Despite the relatively straightforward synthetic pathway to create to CBDA-1, its utility as a building block in materials has been rarely studied. Our thermogravimetric analysis (TGA) and differential scanning calorimetry (DSC) study showed CBDA-1 was stable at 250 °C and only lost 5% of its weight when the temperature is increased to 307 °C (Fig. 3). The weight lost in TGA below 330 °C may be due to evaporation because CBDA-1 melts around 276 °C and it lost all weight at 378 °C showing its decomposition at high temperature. The DSC curve suggested CBDA-1 started decomposing at 330 °C in the first heating process. After decomposition, DSC showed no change in the first cooling and second heating processes. The TGA and DSC curves showed that CBDA-1 is thermally stable enough to be used as a building block in materials. The results are reasonable because [2+2] cycloaddition is generally photochemically allowed, but thermally forbidden. Meanwhile, its reverse thermal reaction, such as the pyrolysis of cyclobutane, is a stepwise process with a high energy barrier involving a radical intermediate.
After exposure of CBDA-1 under sunlight for a month or UV irradiation with a Hanovia medium pressure mercury lamp for two weeks, the sample showed no change in its FT-IR and1H NMR spectra. Comparison of the UV-Vis spectra of CBDA-1 and its starting material trans-cinnamic acid showed a clear blue shift with the maximum absorption moving from 270 nm to 208 nm after photoreaction (see Supplementary Figure S4). The formation of two sp 3 carbons between the phenyl ring and carboxylic acid group led to the deconjugation, which is responsible for the shift and sunlight stability of CBDA-1.
In addition to thermal and sunlight stability, the cyclobutane ring of CBDA-1 also shows good chemical stability. No changes were observed after boiling CBDA-1 in 6 M HCl at 100 °C for 24 hours and its1H NMR spectrum confirmed that there was no isomerization or any other changes. As expected, CBDA-1 reacted with KOH via acid-base neutralization reaction. After boiling CBDA-1 in 15 M KOH aqueous solution for 24 hours, the mixture was acidized with HCl to pH = 3 and CBDA-1 was precipitated out and filtered. Its1H NMR showed no change.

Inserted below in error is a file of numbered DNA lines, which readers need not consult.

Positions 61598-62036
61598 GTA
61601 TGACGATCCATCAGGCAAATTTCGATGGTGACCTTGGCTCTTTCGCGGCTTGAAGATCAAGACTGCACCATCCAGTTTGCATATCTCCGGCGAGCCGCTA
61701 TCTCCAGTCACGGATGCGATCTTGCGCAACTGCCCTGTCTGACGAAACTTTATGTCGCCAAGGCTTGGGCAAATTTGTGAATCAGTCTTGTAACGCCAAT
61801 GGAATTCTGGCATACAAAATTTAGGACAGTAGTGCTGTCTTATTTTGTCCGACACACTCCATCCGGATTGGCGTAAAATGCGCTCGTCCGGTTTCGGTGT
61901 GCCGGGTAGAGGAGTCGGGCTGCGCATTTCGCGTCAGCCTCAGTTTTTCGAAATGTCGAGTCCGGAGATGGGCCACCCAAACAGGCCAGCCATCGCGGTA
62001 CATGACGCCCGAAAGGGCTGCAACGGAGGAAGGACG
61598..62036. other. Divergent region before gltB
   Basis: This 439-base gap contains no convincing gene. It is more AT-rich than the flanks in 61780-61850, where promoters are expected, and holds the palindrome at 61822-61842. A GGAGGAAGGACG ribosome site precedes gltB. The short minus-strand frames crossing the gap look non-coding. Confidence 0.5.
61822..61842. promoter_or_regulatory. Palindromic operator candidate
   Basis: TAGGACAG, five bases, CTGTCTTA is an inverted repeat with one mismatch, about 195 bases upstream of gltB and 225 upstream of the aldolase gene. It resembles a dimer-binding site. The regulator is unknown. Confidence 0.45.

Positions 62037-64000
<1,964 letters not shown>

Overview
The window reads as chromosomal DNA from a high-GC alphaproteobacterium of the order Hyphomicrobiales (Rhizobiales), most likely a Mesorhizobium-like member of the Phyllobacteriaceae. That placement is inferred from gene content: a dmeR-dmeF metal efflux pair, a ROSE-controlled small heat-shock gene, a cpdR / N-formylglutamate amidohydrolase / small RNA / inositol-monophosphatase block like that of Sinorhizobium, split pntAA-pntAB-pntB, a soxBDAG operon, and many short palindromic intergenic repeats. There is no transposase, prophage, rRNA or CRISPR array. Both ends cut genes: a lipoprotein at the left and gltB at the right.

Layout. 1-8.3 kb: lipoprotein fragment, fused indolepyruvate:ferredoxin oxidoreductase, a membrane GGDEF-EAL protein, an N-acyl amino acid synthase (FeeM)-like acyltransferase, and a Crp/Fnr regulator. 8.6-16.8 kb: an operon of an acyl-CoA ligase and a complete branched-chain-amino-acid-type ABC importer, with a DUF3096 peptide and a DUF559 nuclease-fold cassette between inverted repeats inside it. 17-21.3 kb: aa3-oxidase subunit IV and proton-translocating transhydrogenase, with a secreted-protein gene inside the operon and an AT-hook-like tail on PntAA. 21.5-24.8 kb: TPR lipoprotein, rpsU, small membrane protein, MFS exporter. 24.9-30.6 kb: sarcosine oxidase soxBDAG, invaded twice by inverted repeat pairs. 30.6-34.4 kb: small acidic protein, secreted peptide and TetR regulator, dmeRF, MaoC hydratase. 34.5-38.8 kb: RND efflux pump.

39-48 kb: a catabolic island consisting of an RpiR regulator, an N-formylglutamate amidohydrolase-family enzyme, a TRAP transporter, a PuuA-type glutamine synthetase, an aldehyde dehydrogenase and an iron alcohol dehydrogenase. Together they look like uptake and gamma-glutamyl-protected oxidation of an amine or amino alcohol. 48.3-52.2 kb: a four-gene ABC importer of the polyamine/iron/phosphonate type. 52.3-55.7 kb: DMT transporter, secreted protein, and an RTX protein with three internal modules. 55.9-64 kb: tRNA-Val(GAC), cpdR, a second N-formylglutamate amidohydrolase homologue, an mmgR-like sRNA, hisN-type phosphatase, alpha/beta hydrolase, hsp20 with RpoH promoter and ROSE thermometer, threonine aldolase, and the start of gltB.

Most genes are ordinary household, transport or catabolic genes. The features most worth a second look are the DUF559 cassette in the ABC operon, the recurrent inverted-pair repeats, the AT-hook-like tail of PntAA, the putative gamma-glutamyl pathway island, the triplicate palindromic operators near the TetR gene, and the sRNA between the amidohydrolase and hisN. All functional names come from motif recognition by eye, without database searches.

Single crystal X-ray diffraction analysis
The single crystal structure of CBDA-1 obtained in our lab was consistent with the literature report38. Cyclobutane rings in the structure adopted two different orientations appearing in an alternating fashion within linear hydrogen bond chains, which were randomly dispersed throughout the crystal matrix, resulting in a disordered structure (see Supplementary Figure S1). This may have occurred because the relatively small cyclobutane ring did not fully fill the empty space generated in the crystal matrix by the hydrogen bond chain and the relatively rigid structure of CBDA-1. A straightforward single crystal structure was obtained by preparing a CBDA-1 salt, α-truxillate-dibutylaminium, in the solvent solution ethanol/water/dimethylformamide (1: 1: 1). The short-chain flexible cation, butylaminium, does not destroy the structure of CBDA-1, but can be used to fill spaces in the crystal lattice reducing the chance of disorder. As expected, the single crystal of the CBDA-1 salt shows that the four carbon atoms on the cyclobutane ring are coplanar and have carbon-carbon bond distances of around 1.57 Å (Fig. 4). The two carboxylic groups on opposite sides of the cyclobutane ring have a 180° angle between them and are offset by 1.40 Å, which is a unique characteristic compared to other well-known diacids. The distance between the two carboxylic groups is 4.76 Å. This distance is similar to the distance between two carboxylic groups on furan-based building block 2,5-furandicarboxylic acid as shown in Fig. 1. The spatial orientation and distance of the two carboxylic acid groups makes it suitable for polymer construction. The cyclobutane ring has two exchangeable conformations, planar and puckered, with about 23 degrees difference between them48. The limited conformational freedom of the cyclobutane ring is expected to give CBDA-1 a unique semi-rigid character27,49,50.
Synthesis of poly-α-truxillate
To investigate the possibility of using CBDA-1 as a building block in materials, it was polymerized with a series of linear diols through a condensation reaction (Fig. 5). Five poly-α-truxillates were produced, poly(ethylene-α-truxillate) (PEAT), poly(propylene-α-truxillate) (PPAT3), poly(1,4-butylene-α-truxillate) (PBAT), poly(1,5-pentylene-α-truxillate) (PPAT), poly(1,6-hexylene-α-truxillate) (PHAT). Out of the five polymers synthesized, only PPAT3 was a liquid at room temperature, so it is not included in the following discussion. Powder X-ray diffraction patterns of these four poly-α-truxillates showed that they are semi-crystalline (see Supplementary Figure S12). Two series of peaks were observed in the HRMS spectrum of PEAT (Fig. 6), which was determined by preliminary MALDI-TOF analysis. They have a repeating unit with m/z = 322.12 that corresponds with the unit mass of PEAT (C20H18O4 m/z = 322.12). One repeating peak of PEAT is ‘m/z = 322.12 × n + 22.99 (Na+)’ which may indicate that some cycled polyesters exist in the product. For example, ‘m/z = 322.12 × 3 + 22.99 = 989.35’. Another repeating peak of PEAT is ‘m/z = 322.12 × n + 62.04 (end-group) + 22.99 (Na+)’. This result suggests there are linear polyesters with end-groups HO-(CH2)2- and –OH. For example, ‘m/z = 322.12 × 3 + 62.04 + 22.99 = 1051.39’. The MS analysis of PEAT revealed both linear and cycled fragments might be present in PEAT. This phenomenon of two different repeating peaks in HRMS spectra was also observed in PBAT, PPAT, and PHAT. Both NMR and HRMS spectra indicated that PEAT was the only compound with a significant number of cycled products. This is probably because it is difficult to form cycled products when the linker molecules contain long and flexible carbon chains. The maximum molecular weights observed in HRMS spectra indicate hexamers. The GPC curves of the poly-α-truxillates in THF solution showed a narrow molecular weight distribution with the polydispersity indices (PDI) within the 1.47–1.88 range (see Supplementary Table S2).